New S.C. law aims to cut down on money laundering and drug trafficking

money laundering and drug trafficking
money laundering and drug trafficking

CONWAY, S.C. (WBTW) – South Carolina passed a law that aims to cut down on money laundering. It requires all money and wire transfers be tracked. Solicitor Jimmy Richardson told News13 people transferred hundreds of millions of dollars out of the state of South Carolina. He said that money all went to Mexico and blames that for part of the drug problem in Horry County.

From 2010 to 2015 arrests for heroin in Horry County doubled. Solicitor Jimmy Richardson says it’s a problem that’s gotten out of hand.

“It is imperative that we get control over the heroin epidemic.”

Richardson said at least three people die each week in Horry County because of an overdose. He said the way the heroin gets into our state is through money laundering.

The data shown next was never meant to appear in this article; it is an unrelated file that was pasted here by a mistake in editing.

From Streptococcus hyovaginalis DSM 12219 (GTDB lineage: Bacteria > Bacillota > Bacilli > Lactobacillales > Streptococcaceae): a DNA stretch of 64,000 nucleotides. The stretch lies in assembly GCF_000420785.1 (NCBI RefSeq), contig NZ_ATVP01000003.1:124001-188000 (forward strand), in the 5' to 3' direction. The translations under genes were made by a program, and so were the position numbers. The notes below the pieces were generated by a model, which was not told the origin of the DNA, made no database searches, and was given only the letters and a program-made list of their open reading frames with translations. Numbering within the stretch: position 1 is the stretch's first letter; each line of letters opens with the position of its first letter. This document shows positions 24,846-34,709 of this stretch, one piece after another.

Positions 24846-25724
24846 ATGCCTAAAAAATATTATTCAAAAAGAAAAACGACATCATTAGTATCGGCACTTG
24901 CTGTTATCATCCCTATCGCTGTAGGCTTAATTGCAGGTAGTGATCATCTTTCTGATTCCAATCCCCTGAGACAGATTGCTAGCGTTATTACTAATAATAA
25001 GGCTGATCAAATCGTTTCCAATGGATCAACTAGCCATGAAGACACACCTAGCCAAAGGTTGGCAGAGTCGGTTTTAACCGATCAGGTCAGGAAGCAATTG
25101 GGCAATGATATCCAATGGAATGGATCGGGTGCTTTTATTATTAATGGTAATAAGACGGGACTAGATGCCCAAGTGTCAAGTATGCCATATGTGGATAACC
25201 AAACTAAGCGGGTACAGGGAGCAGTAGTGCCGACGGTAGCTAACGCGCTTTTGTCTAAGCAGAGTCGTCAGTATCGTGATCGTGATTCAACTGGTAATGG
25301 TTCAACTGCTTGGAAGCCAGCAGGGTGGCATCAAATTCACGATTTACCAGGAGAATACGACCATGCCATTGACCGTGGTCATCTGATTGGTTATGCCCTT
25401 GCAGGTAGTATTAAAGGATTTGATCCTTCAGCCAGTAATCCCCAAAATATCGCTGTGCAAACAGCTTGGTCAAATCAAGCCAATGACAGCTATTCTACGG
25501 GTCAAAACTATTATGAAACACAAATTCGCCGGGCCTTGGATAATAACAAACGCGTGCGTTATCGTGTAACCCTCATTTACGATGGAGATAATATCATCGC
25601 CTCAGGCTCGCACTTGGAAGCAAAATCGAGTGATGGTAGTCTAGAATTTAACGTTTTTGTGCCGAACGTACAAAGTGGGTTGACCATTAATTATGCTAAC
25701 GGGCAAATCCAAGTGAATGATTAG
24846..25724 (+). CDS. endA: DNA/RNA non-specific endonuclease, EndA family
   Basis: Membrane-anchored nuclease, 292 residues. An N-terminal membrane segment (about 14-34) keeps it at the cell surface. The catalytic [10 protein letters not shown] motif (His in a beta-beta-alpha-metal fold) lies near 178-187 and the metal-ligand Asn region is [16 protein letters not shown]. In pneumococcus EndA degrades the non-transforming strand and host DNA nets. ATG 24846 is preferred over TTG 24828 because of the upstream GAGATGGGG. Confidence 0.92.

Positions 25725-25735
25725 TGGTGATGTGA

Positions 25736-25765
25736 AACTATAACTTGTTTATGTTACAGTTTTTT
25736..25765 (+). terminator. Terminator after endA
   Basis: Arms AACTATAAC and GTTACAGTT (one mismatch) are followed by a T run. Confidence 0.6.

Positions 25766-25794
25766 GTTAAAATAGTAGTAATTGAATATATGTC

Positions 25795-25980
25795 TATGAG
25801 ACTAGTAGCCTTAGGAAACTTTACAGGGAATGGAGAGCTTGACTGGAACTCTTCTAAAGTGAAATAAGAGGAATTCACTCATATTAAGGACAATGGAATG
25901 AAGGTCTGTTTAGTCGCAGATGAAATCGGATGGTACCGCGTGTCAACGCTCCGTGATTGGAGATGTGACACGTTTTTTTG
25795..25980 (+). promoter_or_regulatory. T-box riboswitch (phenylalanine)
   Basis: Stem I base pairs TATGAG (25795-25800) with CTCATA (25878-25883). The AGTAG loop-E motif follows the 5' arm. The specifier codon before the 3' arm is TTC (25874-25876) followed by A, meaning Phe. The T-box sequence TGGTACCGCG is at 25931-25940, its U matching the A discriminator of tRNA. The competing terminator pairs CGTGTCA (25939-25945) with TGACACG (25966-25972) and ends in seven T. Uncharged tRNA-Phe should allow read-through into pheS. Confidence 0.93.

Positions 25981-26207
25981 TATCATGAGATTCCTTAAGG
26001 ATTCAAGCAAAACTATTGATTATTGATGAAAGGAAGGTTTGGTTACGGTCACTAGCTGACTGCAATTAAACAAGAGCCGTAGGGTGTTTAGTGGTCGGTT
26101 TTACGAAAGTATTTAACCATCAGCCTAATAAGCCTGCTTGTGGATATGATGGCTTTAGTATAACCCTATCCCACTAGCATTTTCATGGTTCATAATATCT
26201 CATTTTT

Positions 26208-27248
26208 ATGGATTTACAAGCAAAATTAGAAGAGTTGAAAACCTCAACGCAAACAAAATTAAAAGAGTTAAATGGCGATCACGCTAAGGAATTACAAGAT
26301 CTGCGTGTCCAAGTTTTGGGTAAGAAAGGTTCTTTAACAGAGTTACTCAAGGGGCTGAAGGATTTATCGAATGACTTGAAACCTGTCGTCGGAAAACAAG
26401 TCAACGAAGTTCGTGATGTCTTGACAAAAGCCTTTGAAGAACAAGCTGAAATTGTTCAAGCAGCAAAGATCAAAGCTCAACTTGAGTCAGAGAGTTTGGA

“On average 700-million leaving our state and going to the cartels in Mexico.”

News13 asked Richardson how he could be sure of this.

“One of the things you look at is the purity of the heroin that is being sold around here. That’s another big indicator that this is a supply site area and the heroin that we’ve been finding is above 86% purity.”

Richardson said that shows Myrtle Beach is a hub since the heroin hasn’t been diluted. Prior to the new law, money sent from places like Western Union and MoneyGram were not tracked. The new law will change that.

“You register all of these money lenders that have not been registered to this point. You register where the money is coming from, in other words who is sending it and where it is going.”

South Carolina is the last state to adopt this legislation. Richardson said it’s a bit late.

“You are already hearing from the sort of nerdy types and the computer types of bitcoins and all these other ways to launder money. The old fashioned way of taking bills and currency down to a hacienda type store, that may have gone the way of the dinosaur anyways.”

Richardson said the law will not go into effect until next June. When that happens, the Attorney General’s office will be responsible for tracking money transfers.

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